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29th June 2015

Compassion vs Scapegoating

We’ve recently recieved a circular email highlighting the low state pension, and laudibly calling for it to be raised, but sadly blaming the situation on refugees.

It’s a timely example of the negative attitudes and misconceptions faced by asylum seekers and refugees.  People are understandably worried about pensioner poverty, just as they are about jobs, housing and other social isues.  These are genuine issues that need addressing – but they will only be addressed through a compassionate society and government that puts people first – not by scapegoating a tiny number of people who have asked for help in their hour of need.

Various erroneous figures and terms are stated in the message about how refugees recieve huge amounts in benefits, but perhaps the most worrying statement is ‘isn’t it about time we put our own people first.’  We have a moral duty to provide shelter to those who need it most – whoever they are, and whatever country they happen to have been born in.  That’s the reason that Quakers continue to champion the right to asylum, and the reason we hope you’ll join us in being the friendly face of Brum.

Read on to see the full text of the email, and our detailled response.

Here is the message, as recieved:

“I wish to ask you a Question:-  “Is This True?”

I refer to the Pension Reality Check.

Are you aware of the following?

The British Government provides the following financial assistance:-

BRITISH OLD AGED PENSIONER
(Bearing in mind they worked hard and paid their Income Tax and National Insurance contributions to the British Government all their working life)
Weekly allowance: £106.00?

IMMIGRANTS/REFUGEES LIVING IN BRITAIN
(No Income Tax and National Insurance contribution whatsoever)
Weekly allowance: £250.00

BRITISH OLD AGED PENSIONER
Weekly Spouse Allowance:£25.00?

ILLEGAL  IMMIGRANTS/REFUGEES LIVING IN BRITAIN
Weekly Spouse Allowance:£225.00

BRITISH OLD AGED PENSIONER
Additional Weekly Hardship Allowance: £0.00?

ILLEGAL  IMMIGRANTS/REFUGEES LIVING IN BRITAIN
Additional Weekly Hardship Allowance: £100.00

A  British old age pensioner is no less hard up than an illegal immigrant/refugee yet receives nothing.

BRITISH OLD AGED PENSIONER – TOTAL YEARLY BENEFIT £6,000

ILLEGAL IMMIGRANTS/REFUGEES LIVING IN BRITAIN – TOTAL YEARLY BENEFIT: £29,900

Please read all and then forward to all your contacts so that we can lobby for a decent state pension.
After all, the average pensioner has paid taxes and contributed to the growth of this country for the last 40 to 60 years.

Sad isn’t it? Surely it’s about time we put our own people first.
PLUS THEY CAN WALK INTO ANY HEALTH CENTRE AND GET FREE CARE AND MEDICINES AT NO COST”

 And here is our more detailled response.  There are four key points:

  1. The amount of state pension someone will receive varies according to their circumstances, but the figures they quote are approximately right for someone who’s worked in the UK most of their life.  It’s not a huge amount to live on, and there’s certainly a case for campaigning for better state provision for pensioners.  But this situation has been caused by an aging population, not by immigration – pensions take up by far the biggest slice of the welfare pie (see Lancaster Quaker’s Welfare: Fair Wealth for All) because people are living longer, and pensioners now account for 18% of the UK population.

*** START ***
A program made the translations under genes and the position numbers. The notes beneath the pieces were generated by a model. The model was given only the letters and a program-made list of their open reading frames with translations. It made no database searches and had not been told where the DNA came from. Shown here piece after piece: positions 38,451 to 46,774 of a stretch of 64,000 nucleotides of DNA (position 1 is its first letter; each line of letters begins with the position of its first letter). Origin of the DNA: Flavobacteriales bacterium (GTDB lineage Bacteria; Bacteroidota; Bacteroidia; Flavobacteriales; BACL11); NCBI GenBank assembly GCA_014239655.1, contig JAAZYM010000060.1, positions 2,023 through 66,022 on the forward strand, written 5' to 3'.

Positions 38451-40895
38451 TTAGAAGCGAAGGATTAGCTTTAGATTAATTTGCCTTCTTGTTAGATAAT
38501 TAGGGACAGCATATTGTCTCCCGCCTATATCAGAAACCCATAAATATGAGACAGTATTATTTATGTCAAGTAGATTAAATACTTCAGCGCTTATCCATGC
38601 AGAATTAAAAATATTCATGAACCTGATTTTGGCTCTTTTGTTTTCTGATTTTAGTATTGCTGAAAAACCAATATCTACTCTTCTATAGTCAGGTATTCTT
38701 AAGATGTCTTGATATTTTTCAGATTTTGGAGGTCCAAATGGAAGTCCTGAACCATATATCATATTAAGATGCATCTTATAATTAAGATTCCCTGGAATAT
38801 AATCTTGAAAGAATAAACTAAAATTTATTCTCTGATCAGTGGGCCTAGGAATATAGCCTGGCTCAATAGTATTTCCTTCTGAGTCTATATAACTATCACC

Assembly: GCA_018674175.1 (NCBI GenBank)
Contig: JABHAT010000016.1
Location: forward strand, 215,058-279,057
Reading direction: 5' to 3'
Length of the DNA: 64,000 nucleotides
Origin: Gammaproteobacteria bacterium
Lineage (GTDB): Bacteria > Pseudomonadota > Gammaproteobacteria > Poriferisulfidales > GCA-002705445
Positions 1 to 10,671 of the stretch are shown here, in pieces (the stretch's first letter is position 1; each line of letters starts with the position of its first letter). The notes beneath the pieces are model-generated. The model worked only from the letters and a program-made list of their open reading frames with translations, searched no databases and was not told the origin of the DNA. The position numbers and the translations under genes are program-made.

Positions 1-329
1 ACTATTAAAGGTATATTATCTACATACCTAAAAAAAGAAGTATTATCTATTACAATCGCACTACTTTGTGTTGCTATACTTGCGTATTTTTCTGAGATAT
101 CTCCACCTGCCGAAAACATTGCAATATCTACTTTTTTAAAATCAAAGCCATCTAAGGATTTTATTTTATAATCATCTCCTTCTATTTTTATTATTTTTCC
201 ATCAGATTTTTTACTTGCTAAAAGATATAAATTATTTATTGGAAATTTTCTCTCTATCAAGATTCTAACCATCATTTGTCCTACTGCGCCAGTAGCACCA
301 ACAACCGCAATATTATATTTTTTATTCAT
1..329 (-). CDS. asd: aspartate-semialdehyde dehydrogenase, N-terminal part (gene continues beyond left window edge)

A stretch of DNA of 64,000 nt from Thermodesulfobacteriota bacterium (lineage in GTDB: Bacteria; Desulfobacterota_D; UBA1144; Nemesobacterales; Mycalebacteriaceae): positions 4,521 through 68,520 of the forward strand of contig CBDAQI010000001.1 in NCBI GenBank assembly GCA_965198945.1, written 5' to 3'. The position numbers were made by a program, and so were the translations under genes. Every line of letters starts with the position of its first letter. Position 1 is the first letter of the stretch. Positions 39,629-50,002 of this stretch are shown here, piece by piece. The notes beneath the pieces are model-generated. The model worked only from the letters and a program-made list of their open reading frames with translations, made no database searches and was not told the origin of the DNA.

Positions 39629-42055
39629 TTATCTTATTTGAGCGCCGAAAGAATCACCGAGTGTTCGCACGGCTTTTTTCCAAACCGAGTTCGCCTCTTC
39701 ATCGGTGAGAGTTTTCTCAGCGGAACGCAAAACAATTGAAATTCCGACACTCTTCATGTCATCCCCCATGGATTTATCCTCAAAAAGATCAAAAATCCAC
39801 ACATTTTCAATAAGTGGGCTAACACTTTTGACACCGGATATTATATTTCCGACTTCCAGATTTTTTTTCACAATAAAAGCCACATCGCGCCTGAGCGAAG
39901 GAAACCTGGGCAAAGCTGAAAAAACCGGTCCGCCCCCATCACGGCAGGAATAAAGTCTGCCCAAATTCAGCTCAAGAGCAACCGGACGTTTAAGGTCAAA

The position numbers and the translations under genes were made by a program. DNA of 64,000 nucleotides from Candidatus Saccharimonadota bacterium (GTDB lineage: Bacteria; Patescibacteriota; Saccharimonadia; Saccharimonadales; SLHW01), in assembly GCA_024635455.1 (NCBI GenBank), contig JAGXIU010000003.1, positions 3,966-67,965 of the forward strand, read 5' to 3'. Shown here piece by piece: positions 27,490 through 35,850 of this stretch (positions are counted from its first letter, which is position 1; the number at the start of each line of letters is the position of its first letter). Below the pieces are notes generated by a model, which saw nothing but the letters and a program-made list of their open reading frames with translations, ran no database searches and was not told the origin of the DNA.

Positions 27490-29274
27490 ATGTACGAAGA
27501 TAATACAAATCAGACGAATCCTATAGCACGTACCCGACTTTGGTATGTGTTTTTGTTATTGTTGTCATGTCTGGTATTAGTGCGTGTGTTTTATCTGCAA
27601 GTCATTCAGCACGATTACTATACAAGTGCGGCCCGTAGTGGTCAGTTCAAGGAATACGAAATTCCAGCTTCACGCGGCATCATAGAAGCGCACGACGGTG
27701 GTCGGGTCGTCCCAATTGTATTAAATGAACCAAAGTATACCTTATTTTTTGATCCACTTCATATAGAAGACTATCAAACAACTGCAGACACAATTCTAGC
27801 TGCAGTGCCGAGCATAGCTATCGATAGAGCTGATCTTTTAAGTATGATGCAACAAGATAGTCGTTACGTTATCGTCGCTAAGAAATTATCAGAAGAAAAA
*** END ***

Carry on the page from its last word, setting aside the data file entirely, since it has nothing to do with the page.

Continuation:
2. The email doesn’t actually mention Asylum Seekers – these are people who are awaiting a decision on their asylum claim. They receive a £36 per week allowance, and are not allowed to work or claim any other type of benefit.
  3. The email repeatedly mentions ‘illegal immigrants’ – obviously a person cannot be ‘illegal’, but this term generally refers to people who remain in the UK without a visa or leave to remain.  People whose asylum claim has been turned down make up a small fraction of this group, but they are mostly people who have come to the UK on a limited work or study visa and overstayed.  Crucially (in this context) people in this situation cannot claim anything from the state, and attempting to do so would flag up their illegal status and get them deported.
  4. Refugees are people whose asylum claim has been successful, they make up 0.04% of the UK population – they are not automatically entitled to anything (they do not receive the £36) but are allowed to work and apply for benefits, just like any UK citizen.  The exact amount that someone could claim is very complex depending on circumstances (there’s a full list of up to date benefits from DWP) but the most any non-disabled refugee could claim would be capped at £350 per week  – that would work out at £18,200 per year, substantially less than the £29,900 quoted in the email.  In reality, very few people would reach this cap – a more likely scenario would be that they claimed jobseekers allowance whilst out of work (£73 per week) or income support (which tops up your pay to around £73 per week if you earn less than that and don’t have savings), and possibly housing benefit (which pensioners are also able to apply for, and varies depending on the cost of housing where you live.)  But in fact the most likely scenario is that a refugee would be working and paying tax: on average, refugees’ net contribution to the state per year (i.e. the amount they pay in tax, minus the amount they claim in benefits) is higher than the contribution of the average person born here, according to IPPR.

So in answer to the question posed by the emailer: ‘is this true?’

  • the parts about pensions are true, and pensioner poverty is an issue that needs addressing with compassion,
  • but the parts about ‘illegal immigrants and refugees’ are not true, and scapegoating refugees will not help pensioners.

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